Up Date: 16:15 ET In the White House Press Conference this afternoon, Sara Sanders claimed Trump backed down on age limits for gun sales because there isn’t enough support to pass the legislation. However, according to Politico/Morning Consult poll:
most gun control proposals — including those opposed by a large share of Republicans in Congress — earn broad approval. Eighty-eight percent support requiring background checks on all gun sales. Eighty-four percent back preventing sales of firearms to people who have been convicted of violent misdemeanors.
Raising the age limit on gun purchasers is also widely popular. Eighty-two percent think the age limit should be 21 to purchase an assault-style weapon, and 81 percent support requiring purchasers of all firearms to be 21.
More than 3 in 4 voters, 78 percent, want to create a national database with information about each gun sale. The same percentage support a three-day waiting period for all gun purchases, and 77 percent support a ban on bump stocks, which President Donald Trump has called a priority for his administration.
Well that took a bit longer than usual. Donald Trump again flips his stand on a hot topic. This time caving to the National Rifle Association’s demands that he back off raising the federal age to purchase an assault style weapon and background checks. On Sunday, the White House released its position on “school safety” that didn’t mention raising the age limit from 18 t0 21
The new proposal, rolled out over the weekend, establishes a federal commission that will evaluate several topics, including violent video games and entertainment, entertainment ratings systems, and safety measures within schools, such as arming teachers. It also seeks to study the possibility of raising the minimum purchasing age for assault-style weapons, stopping short of actually implementing any new policies. The commission, spearheaded by Education Secretary Betsy DeVos, is expected to make recommendations to the White House in the next year. [..]
Trump’s sudden about-face comes less than one month after a school shooting in Parkland, Florida which left 17 people dead. In the wake of that shooting, Trump insisted that the minimum purchasing age for assault-style weapons like the one used by the alleged gunman should be raised from 18 to 21, something the NRA has said it opposes.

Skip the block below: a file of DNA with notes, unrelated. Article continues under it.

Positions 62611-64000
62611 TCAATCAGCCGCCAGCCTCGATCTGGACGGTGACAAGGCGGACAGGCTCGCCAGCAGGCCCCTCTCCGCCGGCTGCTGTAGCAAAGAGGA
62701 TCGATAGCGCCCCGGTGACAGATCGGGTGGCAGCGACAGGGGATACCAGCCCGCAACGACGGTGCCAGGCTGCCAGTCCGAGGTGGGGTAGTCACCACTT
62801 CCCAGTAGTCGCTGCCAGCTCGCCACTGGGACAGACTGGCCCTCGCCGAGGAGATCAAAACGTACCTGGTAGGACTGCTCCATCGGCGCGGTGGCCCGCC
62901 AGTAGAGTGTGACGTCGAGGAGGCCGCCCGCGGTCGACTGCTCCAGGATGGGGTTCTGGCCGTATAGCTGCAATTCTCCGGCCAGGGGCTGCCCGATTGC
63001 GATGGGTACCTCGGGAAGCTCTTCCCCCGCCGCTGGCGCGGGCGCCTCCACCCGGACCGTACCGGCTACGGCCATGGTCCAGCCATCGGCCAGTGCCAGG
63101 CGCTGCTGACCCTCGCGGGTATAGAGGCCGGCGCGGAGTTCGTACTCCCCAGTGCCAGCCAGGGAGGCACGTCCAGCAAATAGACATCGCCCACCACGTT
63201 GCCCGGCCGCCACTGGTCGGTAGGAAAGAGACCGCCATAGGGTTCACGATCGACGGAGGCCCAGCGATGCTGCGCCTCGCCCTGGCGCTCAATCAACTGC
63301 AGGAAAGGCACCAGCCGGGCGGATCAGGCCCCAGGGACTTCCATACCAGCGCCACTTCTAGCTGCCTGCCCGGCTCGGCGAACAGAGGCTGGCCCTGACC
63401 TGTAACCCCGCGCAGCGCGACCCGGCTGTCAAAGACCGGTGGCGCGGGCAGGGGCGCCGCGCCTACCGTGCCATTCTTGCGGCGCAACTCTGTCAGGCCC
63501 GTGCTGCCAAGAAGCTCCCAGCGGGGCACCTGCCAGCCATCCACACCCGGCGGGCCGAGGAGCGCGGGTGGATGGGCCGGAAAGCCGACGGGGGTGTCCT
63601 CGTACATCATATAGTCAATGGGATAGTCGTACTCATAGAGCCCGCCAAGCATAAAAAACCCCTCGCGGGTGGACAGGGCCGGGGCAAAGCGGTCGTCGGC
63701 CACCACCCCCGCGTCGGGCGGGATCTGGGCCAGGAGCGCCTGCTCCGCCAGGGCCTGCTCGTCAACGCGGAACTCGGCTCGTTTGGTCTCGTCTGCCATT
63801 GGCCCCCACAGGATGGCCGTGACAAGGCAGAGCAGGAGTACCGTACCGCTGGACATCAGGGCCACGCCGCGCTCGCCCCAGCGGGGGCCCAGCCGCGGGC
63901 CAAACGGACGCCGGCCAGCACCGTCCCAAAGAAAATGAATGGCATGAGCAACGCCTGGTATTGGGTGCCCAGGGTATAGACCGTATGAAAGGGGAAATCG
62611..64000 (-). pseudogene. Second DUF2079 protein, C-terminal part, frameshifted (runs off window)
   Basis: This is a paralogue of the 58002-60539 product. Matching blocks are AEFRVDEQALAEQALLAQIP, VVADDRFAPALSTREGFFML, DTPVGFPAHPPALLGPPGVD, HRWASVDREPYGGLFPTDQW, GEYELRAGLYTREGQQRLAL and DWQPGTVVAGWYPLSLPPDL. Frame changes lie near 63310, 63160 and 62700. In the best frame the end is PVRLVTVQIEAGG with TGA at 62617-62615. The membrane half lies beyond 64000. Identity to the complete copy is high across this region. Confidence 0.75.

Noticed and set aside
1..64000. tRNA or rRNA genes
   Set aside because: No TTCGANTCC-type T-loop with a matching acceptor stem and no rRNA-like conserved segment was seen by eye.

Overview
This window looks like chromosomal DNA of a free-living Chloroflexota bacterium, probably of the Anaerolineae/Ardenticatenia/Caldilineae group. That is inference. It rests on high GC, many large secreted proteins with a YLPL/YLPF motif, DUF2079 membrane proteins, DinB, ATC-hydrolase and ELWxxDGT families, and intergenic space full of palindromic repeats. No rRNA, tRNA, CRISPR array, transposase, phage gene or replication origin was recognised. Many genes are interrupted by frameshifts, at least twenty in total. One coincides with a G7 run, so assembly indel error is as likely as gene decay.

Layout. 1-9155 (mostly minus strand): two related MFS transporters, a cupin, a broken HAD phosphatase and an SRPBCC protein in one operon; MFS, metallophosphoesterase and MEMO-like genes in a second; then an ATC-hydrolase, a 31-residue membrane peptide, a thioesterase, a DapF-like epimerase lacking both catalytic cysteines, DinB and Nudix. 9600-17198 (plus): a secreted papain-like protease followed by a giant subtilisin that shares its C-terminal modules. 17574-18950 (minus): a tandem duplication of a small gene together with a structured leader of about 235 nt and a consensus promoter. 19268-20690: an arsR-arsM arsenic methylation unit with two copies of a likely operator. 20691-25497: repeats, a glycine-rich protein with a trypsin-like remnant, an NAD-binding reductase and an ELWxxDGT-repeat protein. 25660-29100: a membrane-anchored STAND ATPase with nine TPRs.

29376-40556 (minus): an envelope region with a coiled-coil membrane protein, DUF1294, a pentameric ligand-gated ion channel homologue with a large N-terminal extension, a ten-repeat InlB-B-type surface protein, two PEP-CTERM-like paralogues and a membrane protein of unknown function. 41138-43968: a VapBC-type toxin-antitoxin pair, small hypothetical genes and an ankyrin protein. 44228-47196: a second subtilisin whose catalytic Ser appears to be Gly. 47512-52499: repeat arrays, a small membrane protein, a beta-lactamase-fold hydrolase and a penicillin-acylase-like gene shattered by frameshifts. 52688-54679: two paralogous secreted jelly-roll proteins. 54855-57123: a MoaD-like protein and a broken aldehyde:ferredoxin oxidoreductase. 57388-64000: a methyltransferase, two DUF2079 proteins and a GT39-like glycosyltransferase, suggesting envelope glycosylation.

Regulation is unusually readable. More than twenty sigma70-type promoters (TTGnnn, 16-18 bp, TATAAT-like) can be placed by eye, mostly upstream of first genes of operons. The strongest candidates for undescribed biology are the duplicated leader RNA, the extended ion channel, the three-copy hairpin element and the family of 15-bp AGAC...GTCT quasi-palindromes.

“You have a case right now where somebody can buy a handgun at 21. Now, this is not a popular thing to say, in terms of the NRA. But I’m saying it anyway — I’m going to just have to say it,” Trump said, during a bipartisan meeting with lawmakers on February 28. “You can’t buy [a handgun]…until you’re 21. But you can buy the kind of weapon used in the school shooting at 18. I think it’s something you have to think about.” [..]
He added that, unlike Congress, he would be able to change the policy because the NRA had “less power” over him than lawmakers.
Days later, however, following a meeting with top NRA officials, the president himself appeared to buckle under pressure.
According to CNN, during that meeting, NRA CEO Wayne LaPierre and NRA lobbying executive Chris Cox argued against the idea of raising the minimum purchasing age to 21, telling the president that such a move would infringe on the constitutional rights of 18, 19, and 20-year-olds.
Education Secretary Betsy DeVos spent much and last week doing damage control on the morning talk shows claiming that the administration had not dropped the ball. Her performance on CBS’ “60 Minutes” was less than stellar not only on her knowledge of the school safety panel she now heads but the mission of her own department.
"Betsey DeVos basically paid for her position…I think she's not the right person for this," says Florida shooting survivor David Hogg after WH unveils plan to establish a school safety commission chaired by the US Education Secretary https://t.co/JoA2GXoPwB pic.twitter.com/NgPFbiOkOq
— CNN (@CNN) March 12, 2018
Nor will the proposal to ban bump-stocks, which converts a semi automatic rifle into an automatic rifle, get off the ground. An executive order will have little teeth without congressional support. Of course, most congressional leaders are beholden to do the bidding of the NRA.
Expanding and improving background checks and closing loopholes for gun sales has been watered down, as well. There as no mention of vetting buyers for firearm sales that take place online and at gun shows which had been floated by Trump last month. The White House is only endorsing minor legislation in Congress to improve federal and state databases used for background checks by licensed dealers.
Of course, banning assault style weapons and limiting magazine size are out of the question and not even mentioned by this coward.
The position now is to train and arm teachers which is opposed by education groups and only popular with the NRA.
Three of this nation’s worst shooting, Las Vegas, Orlando and Parkland, have occurred on Trumps watch. Like his stand on immigration when he told a bipartisan group of legislators, “send me a bill I’ll sign it,” Trump has flipped and flopped under pressure, giving the NRA and gun lobbyists what they want. This isn’t about “school safety.” It’s about sensible gun control and ownership.